Paul Volcker was a phenomenal guy. He was six feet tall and stocky, but affable. When he assumed the Fed chairmanship in 1979 he already had a splendid record of public service.
Inflation in the United States had been on an upward trajectory in that decade, with brief declines in 1972 and 1976 following the interest rate hikes of 1970-71 and 1974-75, and their corresponding recessions. When Volcker takes over, however, inflation already exceeds 11%, above the level reached in 1974.
The causes of that great inflation are similar to those that explain that of 2022. Also then, excessively lax monetary policies converged with serious alterations in the energy markets. Perhaps the main difference is that in the 1970s the inflation tiger gradually came out of its cage. This time the phenomenon has been accelerated, like almost everything in the 21st century.
It took Paul Volcker three years and two recessions to break inflation. In 1980 rates rose to 17.5% while inflation peaked at 13.5%. GDP fell 2.2%, and the Fed then lowered rates due to social pressure. However, in 1981 he had to raise them again, up to 19%, since inflation continued to be entrenched above 10%. The second recession meant an even greater drop in GDP, and the unemployment rate reached 10.8%. Finally, in the years 1983 to 1985 Volcker had already returned the tiger to his cage. Inflation rates oscillated between 2% and 4% and, most importantly, inflation expectations were once again anchored. People expected low and stable inflation, and it did for many years.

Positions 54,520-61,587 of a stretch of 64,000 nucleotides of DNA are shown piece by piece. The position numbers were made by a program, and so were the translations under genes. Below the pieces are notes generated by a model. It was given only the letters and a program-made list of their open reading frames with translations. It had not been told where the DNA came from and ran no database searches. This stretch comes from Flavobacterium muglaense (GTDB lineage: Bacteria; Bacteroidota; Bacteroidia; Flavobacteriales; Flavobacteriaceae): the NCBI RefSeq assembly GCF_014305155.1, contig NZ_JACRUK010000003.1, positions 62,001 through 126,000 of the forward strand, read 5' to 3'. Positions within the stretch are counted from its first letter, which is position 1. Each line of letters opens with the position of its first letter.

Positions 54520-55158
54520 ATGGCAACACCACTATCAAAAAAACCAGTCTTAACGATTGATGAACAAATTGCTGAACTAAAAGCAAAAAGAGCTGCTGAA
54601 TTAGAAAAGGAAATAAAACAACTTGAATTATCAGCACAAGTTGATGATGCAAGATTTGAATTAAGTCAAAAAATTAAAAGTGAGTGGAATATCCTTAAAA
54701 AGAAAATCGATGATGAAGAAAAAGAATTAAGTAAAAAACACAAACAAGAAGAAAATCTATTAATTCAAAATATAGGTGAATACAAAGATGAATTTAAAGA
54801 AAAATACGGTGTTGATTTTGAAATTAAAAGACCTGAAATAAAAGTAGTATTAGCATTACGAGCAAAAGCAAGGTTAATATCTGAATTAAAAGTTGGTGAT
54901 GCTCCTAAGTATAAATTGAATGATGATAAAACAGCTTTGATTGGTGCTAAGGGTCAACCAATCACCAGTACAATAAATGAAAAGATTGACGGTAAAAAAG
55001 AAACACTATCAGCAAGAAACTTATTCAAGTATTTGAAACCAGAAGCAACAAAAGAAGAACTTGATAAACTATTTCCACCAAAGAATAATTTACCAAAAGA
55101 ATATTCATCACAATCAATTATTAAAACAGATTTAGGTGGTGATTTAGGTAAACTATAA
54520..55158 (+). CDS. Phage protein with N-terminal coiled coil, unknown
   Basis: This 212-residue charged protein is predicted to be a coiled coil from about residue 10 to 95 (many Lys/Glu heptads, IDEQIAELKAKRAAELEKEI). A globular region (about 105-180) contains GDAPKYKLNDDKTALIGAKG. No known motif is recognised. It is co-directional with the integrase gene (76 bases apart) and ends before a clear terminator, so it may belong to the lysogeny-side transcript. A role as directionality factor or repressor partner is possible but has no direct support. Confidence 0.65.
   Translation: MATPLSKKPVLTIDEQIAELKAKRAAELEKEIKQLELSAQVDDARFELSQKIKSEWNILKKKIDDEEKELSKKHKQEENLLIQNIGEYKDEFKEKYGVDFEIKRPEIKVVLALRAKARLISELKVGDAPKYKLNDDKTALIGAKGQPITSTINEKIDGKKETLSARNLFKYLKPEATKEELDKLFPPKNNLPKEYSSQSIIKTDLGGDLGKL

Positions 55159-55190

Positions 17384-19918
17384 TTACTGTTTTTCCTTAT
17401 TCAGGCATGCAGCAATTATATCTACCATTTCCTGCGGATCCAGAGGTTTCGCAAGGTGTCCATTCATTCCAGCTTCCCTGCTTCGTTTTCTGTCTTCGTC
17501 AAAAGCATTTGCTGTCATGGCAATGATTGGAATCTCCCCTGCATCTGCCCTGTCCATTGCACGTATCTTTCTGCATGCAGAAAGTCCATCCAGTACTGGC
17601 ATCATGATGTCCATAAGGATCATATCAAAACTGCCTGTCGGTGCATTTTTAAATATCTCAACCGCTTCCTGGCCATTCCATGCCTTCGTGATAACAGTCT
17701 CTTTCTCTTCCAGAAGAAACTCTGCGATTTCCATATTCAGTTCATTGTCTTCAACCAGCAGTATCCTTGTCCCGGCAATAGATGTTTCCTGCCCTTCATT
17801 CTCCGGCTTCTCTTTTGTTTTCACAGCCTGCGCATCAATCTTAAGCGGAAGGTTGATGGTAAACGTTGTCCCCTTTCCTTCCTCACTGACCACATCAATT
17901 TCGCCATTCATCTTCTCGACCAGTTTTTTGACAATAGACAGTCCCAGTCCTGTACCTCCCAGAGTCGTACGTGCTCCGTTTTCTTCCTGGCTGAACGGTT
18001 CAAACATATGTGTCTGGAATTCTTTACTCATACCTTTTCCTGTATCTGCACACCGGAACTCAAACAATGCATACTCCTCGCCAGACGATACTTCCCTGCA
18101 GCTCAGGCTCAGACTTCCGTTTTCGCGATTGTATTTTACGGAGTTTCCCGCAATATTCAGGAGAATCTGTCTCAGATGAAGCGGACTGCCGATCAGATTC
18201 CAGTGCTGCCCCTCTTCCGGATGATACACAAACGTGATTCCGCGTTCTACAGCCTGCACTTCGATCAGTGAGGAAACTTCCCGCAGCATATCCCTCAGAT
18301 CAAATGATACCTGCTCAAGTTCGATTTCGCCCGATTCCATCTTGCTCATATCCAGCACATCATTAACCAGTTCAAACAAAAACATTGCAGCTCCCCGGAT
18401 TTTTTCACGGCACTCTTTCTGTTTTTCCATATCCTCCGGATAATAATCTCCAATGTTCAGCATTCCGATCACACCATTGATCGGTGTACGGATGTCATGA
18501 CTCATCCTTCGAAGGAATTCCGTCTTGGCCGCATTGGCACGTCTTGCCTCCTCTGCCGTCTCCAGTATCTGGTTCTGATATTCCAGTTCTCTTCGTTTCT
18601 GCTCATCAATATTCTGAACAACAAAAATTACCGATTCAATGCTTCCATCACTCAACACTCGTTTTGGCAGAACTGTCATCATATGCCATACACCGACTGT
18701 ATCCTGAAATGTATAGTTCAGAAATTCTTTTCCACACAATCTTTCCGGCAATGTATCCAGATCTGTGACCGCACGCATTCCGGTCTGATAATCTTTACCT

The Volcker episode contains a great lesson for the present. When the increase in prices causes a significant increase in the inflation expected by the economic actors, the actions of the monetary authorities in restricting liquidity must be forceful and persistent, even if this entails a high reputational and, ultimately, political cost. In my opinion, many people already think that inflation will be higher due to the magnitude of the inflationary outbreak in 2022 and the late and ambiguous response from central banks and political authorities. Lowering those expectations can be a long and hard process.
As for forcefulness, what happened in Volcker's time is instructive. Then, interest rates rose to be clearly above inflation for several years. The difference, the real interest rate, reached five percentage points between 1981 and 1984. Today, by contrast, interest rates are still below inflation and, in some countries, even below inflation. the most optimistic estimates of expected inflation. Under these circumstances, with negative real rates, it is hard to imagine the current inflationary tiger returning to its cage anytime soon.